What is Remeron?
Remeron (mirtazapine), manufactured by Organon Inc., is a new antidepressant medication that was cleared by the FDA for the treatment of depression in June 1997. Remeron is the first drug in a new class of antidepressants with a unique ability to target specific serotonin receptors. Along with its efficacy in the treatment of moderate to severe depression, Remeron has proven to be effective for treating anxiety, motor retardation, and cognitive and sleep disturbances associated with depression.
How is Remeron different from other antidepressants?
Remeron has a tetracyclic chemical structure that causes it to act differently from other common antidepressants (SSRIs, MAOIs, and tricyclics). While stimulating norepinephrine and serotonin release, Remeron also has the unique ability to block two specific serotonin receptors, thus causing fewer serotonergic side effects (decreased interest in sex, nausea, nervousness, insomnia, and diarrhea). In studies, the use of Remeron, compared with tricyclic antidepressants, also resulted in fewer anticholinergic symptoms (blurred vision, dry mouth, indigestion, and constipation), cardiovascular symptoms, and cognitive disturbances. Additionally, Remeron has a relatively high safety margin in case of overdose and a low tendency to cause seizures. It causes no significant changes in vital signs (heart rate, blood pressure, or body temperature) or ECG.
What are the side effects of Remeron?
Side effects observed in clinical trials were mostly mild and generally have not caused consumers to stop taking Remeron. The most commonly reported drug-related side effects were drowsiness, increased appetite, weight gain, and dizziness. In studies, drowsiness generally appeared during the first week of treatment but decreased in intensity over time, even as dosages increased. Other side effects may also lessen in severity, or go away, with prolonged use of the drug.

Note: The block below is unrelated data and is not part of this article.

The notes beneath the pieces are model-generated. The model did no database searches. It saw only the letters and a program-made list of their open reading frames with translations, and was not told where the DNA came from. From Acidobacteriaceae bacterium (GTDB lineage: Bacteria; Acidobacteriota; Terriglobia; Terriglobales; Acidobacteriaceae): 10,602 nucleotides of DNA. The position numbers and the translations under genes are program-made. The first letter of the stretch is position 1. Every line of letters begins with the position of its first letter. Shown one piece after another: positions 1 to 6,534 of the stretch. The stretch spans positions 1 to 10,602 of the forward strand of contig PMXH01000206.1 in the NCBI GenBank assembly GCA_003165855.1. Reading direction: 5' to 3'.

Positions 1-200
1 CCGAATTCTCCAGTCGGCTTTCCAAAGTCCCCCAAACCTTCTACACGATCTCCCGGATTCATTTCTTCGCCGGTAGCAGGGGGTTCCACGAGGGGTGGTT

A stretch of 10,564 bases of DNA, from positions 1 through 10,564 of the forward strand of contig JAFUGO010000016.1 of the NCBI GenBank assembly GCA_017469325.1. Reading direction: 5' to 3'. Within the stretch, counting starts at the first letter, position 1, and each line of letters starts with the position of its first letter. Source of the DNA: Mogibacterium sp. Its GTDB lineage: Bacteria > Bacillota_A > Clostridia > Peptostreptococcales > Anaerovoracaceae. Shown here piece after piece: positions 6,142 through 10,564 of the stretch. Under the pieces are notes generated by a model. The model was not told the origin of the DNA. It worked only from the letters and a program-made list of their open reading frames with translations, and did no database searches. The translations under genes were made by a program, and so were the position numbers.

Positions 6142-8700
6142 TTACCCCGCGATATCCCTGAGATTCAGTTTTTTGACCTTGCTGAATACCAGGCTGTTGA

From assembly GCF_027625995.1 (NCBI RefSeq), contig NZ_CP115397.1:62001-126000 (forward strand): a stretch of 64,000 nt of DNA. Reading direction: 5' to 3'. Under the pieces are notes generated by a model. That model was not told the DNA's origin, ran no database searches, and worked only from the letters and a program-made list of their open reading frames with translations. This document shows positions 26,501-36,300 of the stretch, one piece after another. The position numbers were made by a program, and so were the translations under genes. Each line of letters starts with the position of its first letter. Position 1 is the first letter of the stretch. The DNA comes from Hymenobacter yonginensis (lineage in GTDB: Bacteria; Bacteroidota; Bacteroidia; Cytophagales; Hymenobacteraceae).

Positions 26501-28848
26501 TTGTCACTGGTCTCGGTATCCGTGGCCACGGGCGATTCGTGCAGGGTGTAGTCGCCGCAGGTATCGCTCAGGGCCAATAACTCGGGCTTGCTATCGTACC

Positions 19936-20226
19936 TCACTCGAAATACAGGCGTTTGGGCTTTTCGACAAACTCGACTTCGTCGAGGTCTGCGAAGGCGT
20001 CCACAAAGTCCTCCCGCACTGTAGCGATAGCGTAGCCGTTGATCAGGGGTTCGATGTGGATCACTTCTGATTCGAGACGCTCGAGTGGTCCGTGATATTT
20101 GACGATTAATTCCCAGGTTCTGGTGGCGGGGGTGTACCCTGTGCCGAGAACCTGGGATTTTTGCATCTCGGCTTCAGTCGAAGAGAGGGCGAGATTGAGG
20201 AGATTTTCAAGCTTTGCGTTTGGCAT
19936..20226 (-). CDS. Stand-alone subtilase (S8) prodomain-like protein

In clinical trials, two out of 2,796 consumers treated with Remeron developed agranulocytosis and a third consumer developed severe neutropenia-both potentially dangerous decreases in white blood cell counts that cause extreme vulnerability to infection. These consumers recovered after Remeron was stopped. However, it should be noted that if a consumer develops a sore throat, fever, inflammation of the mouth, or other signs of infection, he or she should discontinue treatment with Remeron under the supervision of a doctor.
How does Remeron interact with other medications?
Use with other antidepressants is not recommended (especially MAOIs), unless closely supervised by the prescribing physician. Use of other drugs that cause drowsiness (antihistamines, prescription painkillers, Valium, Xanax) may increase this effect and impair driving or other motor or coordination skills. Use with central nervous system stimulants (Fastin, Dexedrine, Ritalin) may cause an increase in agitation or even mania, especially in bipolar patients. As with other antidepressants, avoidance of alcohol is best.
Immunocompromised consumers, consumers with HIV, and consumers on steroid therapy should call their physician at the first sign of sore throat, fever, chills, sores in and around the soft tissue of the mouth, or any general flu-like symptoms so that further immune system damage does not occur.
What is the recommended dosage of Remeron?
Remeron is available in both 15 mg (yellow) and 30 mg (red-brown) tablets. The recommended starting dose is 15 mg per day given in a single dose before bedtime, and it can be taken with or without food. It is recommended that one to two weeks pass before making upward dosage adjustments, in small increments. The effective dose range of Remeron is generally 15-45 mg/day. In patients with liver and kidney disease, a smaller dose may be appropriate. As with other antidepressants, it may take several weeks of therapy before improvement is noticeable.
Reviewed by Matthew V. Rudorfer, M.D., assistant
chief, Adult and Geriactric Treatment and Preventive Interventions
Research Branch, NIMH. February 1998